UC scientists create a product based on forestry waste and fungi that can be used in construction

A team of scientists from the Faculty of Science and Technology of the University of Coimbra (FCTUC) developed a product based on forestry residues and fungi that can be used in the construction sector, particularly on the interior walls of buildings.

The objective of this product, developed within the scope of the “Value2Prevent” project, is to value forest biomass, add value to forests and, consequently, increase product yield.

«Normally, forestry producers do not have great incentives to clear land, because the biomass that results from cleaning is not of great value, as it has to be transported to specific locations and transport and collection are very expensive. Therefore, there must be an increasing return for this to be compensatory for producers», begins by explaining João Martins, a researcher at the Center for Functional Ecology (CFE) of the Department of Life Sciences (DCV) at FCTUC.

In this sense, he continues, «We developed a product that can be used in construction, particularly in interior walls, which has an exciting added value. The idea is to use forest biomass residues and inoculate them with a fungus that has the ability to partially degrade the biomass and create a type of cement, aggregating all the particles and forming a block. Subsequently, this product is dried, to inactivate the fungus, and can be used inside two wooden plates, thus replacing the synthetic materials currently used», describes the researcher.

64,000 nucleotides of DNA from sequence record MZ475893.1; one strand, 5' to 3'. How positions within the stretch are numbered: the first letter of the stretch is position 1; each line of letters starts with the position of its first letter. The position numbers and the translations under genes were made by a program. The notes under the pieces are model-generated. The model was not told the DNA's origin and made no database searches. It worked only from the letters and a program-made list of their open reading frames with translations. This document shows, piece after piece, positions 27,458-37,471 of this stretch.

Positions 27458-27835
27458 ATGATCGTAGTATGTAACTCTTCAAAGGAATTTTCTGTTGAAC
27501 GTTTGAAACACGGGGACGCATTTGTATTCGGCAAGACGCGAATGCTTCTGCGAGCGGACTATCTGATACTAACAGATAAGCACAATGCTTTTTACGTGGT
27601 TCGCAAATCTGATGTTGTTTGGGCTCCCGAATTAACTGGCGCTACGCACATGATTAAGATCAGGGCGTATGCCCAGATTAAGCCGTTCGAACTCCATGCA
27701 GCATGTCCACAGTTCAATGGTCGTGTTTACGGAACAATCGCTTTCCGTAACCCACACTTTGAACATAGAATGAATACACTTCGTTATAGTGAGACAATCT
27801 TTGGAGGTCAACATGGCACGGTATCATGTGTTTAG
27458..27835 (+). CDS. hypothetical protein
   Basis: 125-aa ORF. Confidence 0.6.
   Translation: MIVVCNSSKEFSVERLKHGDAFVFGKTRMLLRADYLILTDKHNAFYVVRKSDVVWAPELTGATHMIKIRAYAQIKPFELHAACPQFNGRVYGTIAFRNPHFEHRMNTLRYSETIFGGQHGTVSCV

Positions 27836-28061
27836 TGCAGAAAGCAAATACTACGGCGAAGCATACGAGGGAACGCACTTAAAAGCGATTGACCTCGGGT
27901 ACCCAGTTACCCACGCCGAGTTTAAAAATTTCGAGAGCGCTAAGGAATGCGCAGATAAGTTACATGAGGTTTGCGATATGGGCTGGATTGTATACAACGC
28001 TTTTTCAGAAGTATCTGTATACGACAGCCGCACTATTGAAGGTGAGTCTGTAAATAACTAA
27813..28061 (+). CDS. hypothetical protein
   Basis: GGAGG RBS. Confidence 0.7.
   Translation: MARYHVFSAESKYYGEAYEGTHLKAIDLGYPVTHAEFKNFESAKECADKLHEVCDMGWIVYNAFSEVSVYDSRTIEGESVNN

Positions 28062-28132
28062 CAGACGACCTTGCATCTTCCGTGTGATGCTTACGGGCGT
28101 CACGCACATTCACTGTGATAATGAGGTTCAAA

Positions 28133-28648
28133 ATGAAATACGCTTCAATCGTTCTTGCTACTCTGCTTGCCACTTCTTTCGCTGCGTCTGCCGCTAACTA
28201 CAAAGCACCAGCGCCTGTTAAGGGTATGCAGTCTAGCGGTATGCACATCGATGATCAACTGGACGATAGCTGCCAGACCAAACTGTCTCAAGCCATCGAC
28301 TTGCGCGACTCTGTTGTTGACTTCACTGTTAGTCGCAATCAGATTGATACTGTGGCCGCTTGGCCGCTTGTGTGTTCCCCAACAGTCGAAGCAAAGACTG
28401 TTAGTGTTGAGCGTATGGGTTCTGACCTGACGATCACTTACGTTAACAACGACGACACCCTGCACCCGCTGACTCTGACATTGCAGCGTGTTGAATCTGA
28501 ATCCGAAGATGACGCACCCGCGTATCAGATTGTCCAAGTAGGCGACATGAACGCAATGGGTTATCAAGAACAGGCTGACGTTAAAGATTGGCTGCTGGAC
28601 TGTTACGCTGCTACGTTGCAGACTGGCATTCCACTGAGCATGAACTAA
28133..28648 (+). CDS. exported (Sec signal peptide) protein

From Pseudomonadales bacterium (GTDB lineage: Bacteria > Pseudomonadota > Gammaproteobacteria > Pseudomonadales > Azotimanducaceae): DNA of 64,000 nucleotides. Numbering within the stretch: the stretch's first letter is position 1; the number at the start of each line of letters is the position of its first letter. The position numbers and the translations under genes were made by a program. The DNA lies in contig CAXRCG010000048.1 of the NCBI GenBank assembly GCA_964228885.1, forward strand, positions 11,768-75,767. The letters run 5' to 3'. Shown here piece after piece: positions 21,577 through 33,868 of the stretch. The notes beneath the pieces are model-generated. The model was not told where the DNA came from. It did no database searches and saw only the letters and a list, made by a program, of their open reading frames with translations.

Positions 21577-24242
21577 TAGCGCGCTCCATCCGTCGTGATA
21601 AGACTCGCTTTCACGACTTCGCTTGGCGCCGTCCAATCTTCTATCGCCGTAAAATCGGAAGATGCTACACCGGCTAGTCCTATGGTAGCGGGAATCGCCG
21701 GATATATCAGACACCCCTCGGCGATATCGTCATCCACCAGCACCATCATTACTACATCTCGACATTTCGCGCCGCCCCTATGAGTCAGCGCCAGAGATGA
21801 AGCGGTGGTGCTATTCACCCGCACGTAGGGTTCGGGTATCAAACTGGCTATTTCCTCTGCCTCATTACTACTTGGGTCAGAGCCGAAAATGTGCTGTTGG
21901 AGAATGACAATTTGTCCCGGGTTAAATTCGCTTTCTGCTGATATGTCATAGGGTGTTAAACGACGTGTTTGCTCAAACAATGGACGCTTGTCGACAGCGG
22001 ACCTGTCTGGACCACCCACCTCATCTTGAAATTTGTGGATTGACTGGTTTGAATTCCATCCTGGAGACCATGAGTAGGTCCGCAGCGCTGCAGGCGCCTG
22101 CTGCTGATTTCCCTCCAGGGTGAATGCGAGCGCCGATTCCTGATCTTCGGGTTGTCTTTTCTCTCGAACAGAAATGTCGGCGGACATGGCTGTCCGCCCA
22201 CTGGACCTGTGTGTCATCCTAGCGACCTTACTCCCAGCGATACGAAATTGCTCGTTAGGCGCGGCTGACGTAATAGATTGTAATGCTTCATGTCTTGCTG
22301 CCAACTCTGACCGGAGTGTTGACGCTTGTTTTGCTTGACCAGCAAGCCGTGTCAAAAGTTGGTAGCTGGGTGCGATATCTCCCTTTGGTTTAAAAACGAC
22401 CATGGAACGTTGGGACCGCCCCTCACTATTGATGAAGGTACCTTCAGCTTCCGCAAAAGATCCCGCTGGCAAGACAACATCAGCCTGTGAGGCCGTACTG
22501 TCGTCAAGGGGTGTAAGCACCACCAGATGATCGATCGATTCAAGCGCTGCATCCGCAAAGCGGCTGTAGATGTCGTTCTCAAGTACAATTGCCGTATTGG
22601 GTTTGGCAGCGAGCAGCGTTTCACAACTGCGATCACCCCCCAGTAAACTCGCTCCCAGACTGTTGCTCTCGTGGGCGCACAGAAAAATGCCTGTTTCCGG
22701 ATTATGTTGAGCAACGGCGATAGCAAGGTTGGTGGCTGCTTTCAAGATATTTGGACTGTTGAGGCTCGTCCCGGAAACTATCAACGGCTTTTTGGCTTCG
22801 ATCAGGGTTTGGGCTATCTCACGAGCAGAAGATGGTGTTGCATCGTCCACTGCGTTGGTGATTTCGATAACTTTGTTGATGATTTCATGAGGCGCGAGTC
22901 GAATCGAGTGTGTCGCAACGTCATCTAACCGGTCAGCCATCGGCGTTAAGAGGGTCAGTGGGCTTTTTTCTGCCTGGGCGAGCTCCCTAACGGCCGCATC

In addition to being a sustainable alternative, this product also has other advantages that can make a difference, namely «the thermal and acoustic properties, the fact that it is a more balanced option, as it is as sustainable as wood, but as efficient as coating synthetic, and also the low cost of the product. Biomass is relatively cheap and we can produce these blocks easily», he concludes.

The tests have been carried out using eucalyptus, maritime pine, strawberry tree, and even a mixture of shrubs. Still, in the future, the team intends to test the use of other products with biomass, such as reused plastic, cork and rubber, which can make the acoustic and thermal properties of this material even more effective.

The “Value2Prevent” project is promoted by SerQ – Forest Innovation and Skills Center, with partners such as the University of Coimbra (UC), the Instituto Superior de Agronomia (ISA), the Centro Ciência Viva da Floresta de Proença-a-Nova (CCVF) and Proentia – Essential Oils.

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